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Dual Speed Multiply Unit

IP.com Disclosure Number: IPCOM000080407D
Original Publication Date: 1973-Dec-01
Included in the Prior Art Database: 2005-Feb-27
Document File: 2 page(s) / 33K

Publishing Venue

IBM

Related People

Larson, RH: AUTHOR

Abstract

In dedicated high-speed multiply units customarily supplied with large computers, a cost/performance decision is made on the width of the unit to be implemented. Typically an intermediate width between the widest and narrowest factors ("width" referring to the number of bits in a factor) is selected. Larger factors are broken into manageable size pieces and multiple passes taken. Smaller ones are padded with 0 and leave a portion of the hardware essentially unused. The previously unused portion may be used to speed up multiplication of narrow factors at a modest increase in complexity.

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Dual Speed Multiply Unit

In dedicated high-speed multiply units customarily supplied with large computers, a cost/performance decision is made on the width of the unit to be implemented. Typically an intermediate width between the widest and narrowest factors ("width" referring to the number of bits in a factor) is selected. Larger factors are broken into manageable size pieces and multiple passes taken. Smaller ones are padded with 0 and leave a portion of the hardware essentially unused. The previously unused portion may be used to speed up multiplication of narrow factors at a modest increase in complexity.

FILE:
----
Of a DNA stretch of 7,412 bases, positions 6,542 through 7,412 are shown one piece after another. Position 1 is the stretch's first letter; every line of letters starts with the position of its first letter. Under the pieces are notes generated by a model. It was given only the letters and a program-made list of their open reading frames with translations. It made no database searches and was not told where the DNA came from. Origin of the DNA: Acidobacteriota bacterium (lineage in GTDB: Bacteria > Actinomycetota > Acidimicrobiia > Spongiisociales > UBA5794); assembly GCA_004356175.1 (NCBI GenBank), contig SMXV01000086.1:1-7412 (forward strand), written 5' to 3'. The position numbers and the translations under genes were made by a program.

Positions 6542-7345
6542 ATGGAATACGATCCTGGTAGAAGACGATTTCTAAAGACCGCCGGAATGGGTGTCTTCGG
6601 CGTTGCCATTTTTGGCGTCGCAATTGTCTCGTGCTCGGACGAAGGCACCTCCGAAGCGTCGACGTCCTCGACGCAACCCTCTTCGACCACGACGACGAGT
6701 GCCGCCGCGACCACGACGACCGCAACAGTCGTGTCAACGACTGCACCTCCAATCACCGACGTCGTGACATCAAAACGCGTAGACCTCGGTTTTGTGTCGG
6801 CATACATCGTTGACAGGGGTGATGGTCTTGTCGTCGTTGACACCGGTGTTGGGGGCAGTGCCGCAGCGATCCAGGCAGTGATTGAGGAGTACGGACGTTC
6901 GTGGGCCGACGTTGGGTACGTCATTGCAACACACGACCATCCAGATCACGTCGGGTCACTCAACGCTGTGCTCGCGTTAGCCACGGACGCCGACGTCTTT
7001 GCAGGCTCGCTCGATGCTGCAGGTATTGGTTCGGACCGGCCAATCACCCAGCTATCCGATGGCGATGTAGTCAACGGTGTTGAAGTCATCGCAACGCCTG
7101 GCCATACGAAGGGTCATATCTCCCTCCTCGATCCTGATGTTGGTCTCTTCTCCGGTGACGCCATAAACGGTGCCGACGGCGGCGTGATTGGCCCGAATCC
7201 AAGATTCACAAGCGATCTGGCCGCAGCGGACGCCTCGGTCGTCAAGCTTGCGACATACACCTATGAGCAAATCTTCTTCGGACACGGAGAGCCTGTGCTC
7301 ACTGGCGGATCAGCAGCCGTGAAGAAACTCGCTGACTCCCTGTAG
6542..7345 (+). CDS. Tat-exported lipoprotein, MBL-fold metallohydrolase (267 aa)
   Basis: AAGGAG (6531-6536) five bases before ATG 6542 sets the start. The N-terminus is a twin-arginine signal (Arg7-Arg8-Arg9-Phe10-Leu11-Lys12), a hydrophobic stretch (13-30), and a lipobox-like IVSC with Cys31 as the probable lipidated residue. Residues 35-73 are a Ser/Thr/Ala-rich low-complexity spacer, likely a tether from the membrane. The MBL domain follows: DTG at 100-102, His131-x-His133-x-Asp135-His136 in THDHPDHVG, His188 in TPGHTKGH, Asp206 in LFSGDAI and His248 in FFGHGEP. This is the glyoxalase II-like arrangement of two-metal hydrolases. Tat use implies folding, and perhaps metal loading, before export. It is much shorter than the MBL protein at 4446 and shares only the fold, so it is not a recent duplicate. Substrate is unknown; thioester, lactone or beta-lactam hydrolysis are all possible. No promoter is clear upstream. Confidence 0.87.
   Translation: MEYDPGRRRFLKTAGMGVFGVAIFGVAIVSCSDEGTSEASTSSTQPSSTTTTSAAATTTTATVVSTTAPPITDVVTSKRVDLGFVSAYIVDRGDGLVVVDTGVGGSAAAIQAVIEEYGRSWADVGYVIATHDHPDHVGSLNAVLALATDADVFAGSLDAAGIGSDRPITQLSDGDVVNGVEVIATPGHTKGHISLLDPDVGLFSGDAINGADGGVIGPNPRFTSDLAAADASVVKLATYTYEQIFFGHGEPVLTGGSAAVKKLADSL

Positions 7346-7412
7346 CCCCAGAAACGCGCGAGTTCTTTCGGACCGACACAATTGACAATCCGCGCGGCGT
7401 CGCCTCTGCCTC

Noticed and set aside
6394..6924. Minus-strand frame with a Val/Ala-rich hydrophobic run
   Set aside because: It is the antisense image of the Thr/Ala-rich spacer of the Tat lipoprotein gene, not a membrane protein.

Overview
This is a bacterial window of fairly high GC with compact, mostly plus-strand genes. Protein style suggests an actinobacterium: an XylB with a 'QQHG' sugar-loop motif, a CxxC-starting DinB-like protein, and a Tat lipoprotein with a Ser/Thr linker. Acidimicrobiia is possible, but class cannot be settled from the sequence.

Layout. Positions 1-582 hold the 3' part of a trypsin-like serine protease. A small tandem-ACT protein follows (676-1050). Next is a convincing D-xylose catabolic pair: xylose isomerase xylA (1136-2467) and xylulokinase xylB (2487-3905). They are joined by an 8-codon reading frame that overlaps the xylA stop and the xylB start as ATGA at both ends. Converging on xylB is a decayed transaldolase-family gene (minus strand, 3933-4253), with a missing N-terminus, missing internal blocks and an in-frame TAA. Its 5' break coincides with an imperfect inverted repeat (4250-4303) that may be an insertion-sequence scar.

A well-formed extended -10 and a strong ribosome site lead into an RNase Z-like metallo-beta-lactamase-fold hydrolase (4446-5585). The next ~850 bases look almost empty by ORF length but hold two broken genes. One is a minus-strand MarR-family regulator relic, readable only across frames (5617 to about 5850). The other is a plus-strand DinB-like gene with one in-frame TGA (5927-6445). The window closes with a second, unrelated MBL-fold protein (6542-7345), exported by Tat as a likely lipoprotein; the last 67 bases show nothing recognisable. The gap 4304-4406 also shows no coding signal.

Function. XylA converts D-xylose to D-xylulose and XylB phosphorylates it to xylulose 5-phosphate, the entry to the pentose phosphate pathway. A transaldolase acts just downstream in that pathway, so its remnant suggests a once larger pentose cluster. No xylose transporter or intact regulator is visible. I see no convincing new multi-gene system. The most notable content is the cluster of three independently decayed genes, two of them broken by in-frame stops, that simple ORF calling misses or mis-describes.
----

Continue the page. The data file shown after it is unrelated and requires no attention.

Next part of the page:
In a typical unit one of the factors, call it the multiplicand, is held fixed for the duration of the operation. The other factor, the multiplier, is broken into groups of bits that, as they are presented to the unit, cause numbers representing a multiple of the multiplicand to be entered into the adder where the partial product circulates, shifting with each add cycle to receive the new multiple in the proper position. As the completed product spills off the low-order end it is assembled into final form.

If the multiply unit is two or more times the width of a multiplicand then two or more multiplications can take place simultaneously, if certain changes are made to prevent interference. Two of the simplest schemes are illustrated by a decimal example with six-digit factors on hardware with twelve-digit width, capable of retiring one digit per cycle.

Both...